The Horror Honeys: Evil kids, vampires and Ed Begley Jr.

Evil kids, vampires and Ed Begley Jr.

A Supernatural Honey Retro Review

Dead of Night (1977)

If I asked you who Dan Curtis was, would you know? If you were a child of the 70s and/or a huge nerd, you probably do. Dan Curtis brought us such TV gems as Dark Shadows, the original Night Stalker and Night Strangler movies. He is also responsible for a little movie every horror fan has seen, Trilogy of Terror, starring Karen Black. I happen to be a huge fan of Curtis’ work, but then again, I love TV horror of the 70s. Dead of Night somehow passed me by until a twitter friend recommended it. Actually, he was was recommending another film of the same name, also an anthology, from 1945. I got confused when I saw them on Amazon so I just bought them both. 

As I mentioned, Dead of Night is an anthology. It contains three stories, completely unrelated. The one thing that differentiates this from other anthologies is the lack of a wraparound story to tie things together. All three stories are written by horror/sci fi legend, Richard Matheson.


The first is called “Second Chance” and stars Ed Begley, Jr, when he was trying to be a serious actor. He purchases a classic roadster to restore. He discovers the car had been totalled, killing its passengers, while trying to race a train. After the restoration, he takes the car out for a drive and somewhere down a lonely road he is transported back in time. While there, the car is stolen. He attempts to thwart the thief, but he only manages to slow them down for just a second. This delay is what gives the car its second chance, which is discovered when he ends up back in his own time.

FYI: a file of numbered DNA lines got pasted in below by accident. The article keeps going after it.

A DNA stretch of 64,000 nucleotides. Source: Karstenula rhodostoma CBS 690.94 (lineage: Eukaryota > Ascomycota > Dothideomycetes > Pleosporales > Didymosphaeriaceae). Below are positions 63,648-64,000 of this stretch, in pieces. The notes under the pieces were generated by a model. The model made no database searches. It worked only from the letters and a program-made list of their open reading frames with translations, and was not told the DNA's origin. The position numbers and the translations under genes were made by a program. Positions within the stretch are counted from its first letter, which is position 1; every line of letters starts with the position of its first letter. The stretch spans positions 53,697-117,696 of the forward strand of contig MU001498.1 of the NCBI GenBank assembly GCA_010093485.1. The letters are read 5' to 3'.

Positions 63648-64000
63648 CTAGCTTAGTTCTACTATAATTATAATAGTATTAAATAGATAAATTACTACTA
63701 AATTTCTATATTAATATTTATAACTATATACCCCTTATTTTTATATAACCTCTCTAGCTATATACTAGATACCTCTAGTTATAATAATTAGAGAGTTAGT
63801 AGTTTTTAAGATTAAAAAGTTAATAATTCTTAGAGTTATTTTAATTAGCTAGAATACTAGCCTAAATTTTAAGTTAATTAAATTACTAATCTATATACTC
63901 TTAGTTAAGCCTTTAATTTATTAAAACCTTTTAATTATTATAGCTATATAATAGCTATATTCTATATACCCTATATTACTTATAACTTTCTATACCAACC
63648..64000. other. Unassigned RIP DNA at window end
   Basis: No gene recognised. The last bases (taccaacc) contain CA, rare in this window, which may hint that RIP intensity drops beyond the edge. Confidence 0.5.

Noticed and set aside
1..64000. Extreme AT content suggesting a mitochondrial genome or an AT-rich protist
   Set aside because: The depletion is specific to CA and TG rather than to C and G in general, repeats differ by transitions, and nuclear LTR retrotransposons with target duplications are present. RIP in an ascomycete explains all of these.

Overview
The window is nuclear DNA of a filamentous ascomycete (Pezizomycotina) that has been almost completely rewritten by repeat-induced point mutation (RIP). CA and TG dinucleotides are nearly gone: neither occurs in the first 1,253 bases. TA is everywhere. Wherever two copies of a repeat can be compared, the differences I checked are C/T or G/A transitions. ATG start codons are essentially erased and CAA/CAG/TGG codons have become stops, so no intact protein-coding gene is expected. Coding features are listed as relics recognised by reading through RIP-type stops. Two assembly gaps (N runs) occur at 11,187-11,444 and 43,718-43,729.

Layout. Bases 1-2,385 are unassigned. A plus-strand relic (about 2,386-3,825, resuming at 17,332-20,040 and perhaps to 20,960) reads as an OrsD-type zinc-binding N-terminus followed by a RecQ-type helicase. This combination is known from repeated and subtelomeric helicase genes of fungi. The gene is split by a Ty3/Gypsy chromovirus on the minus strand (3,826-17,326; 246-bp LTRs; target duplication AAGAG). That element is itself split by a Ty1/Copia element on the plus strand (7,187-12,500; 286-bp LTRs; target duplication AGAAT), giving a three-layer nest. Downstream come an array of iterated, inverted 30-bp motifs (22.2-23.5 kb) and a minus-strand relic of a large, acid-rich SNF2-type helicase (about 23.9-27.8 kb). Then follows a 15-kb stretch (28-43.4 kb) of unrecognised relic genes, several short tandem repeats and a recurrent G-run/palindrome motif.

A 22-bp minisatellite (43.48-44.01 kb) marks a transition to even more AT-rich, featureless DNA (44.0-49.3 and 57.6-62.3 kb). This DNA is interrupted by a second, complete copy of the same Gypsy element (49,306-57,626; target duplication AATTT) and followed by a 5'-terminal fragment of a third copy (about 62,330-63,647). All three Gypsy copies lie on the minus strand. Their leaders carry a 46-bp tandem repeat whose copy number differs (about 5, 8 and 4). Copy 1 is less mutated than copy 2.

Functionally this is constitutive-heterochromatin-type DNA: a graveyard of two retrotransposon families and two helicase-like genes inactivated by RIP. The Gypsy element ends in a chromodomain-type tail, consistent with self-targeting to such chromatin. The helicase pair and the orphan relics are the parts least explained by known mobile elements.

This segment is my least favorite of the three. It’s a little slow and entirely narrated by Ed Begley, Jr. Listening to him speak is like eating paste, bland and tasteless. It also looks like the entire thing was filmed with Vaseline on the lens, kind of like watching any news segment with Diane Sawyer. You know what I mean.

The second segment is “There’s No Such Thing as Vampires” and stars the brilliant Patrick MacNee as a man whose wife is being attacked nightly by a vampire. He tries to dismiss the notion, but the people of the village are terrified. His only defender is his butler, played fantastically by Elisha Cook, Jr. 
What transpires is not supernatural or particularly scary. Sadly, this segment was not fully fleshed out. What could have been a really tense and horrifying story turns out to be a waste of some great actors. It’s far too short and feels like a ton of stuff was cut; feeling like someone took a hammer vampire film and cut out all of the stuff about vampires. Still, no one rocks an ascot like MacNee.

The third and final segment is “Bobby.” This is by far the best of the bunch. A mother (Joan Hackett), distraught over the death of her only child, Bobby, attempts a little black magic to return him to her. The problem is what she brings back only looks like her son. What happens next is a thrill ride. 
I’ve made no secret of my fear of children. That fear is only second to clowns. Kids are fucking scary, especially when they look innocent. This kid is hell-bent on a little familial revenge. You may recall a TV movie from the 90s called Trilogy of Terror II, three stories, all with the same actress as lead, a la Karen Black. This is one of the segments they remade. While it was good, it doesn’t have the same feel of the original. 

Being this was made for TV, it’s void of any real gore so there is little to review in the way of special effects. It was made in the 70s and it looks it. Aside from the overall feel of the last story, it is super dated. Even the vampire segment, which is period, looks like a period piece made in the 70s.
Of all of the wonderful things Curtis delivered, this would not rank in my top… anything. The only thing that saves it is “Bobby.” That little devil scared the crap out of me.

Supernatural Honey Verdict: 2.5 pairs of bellbottoms out of 5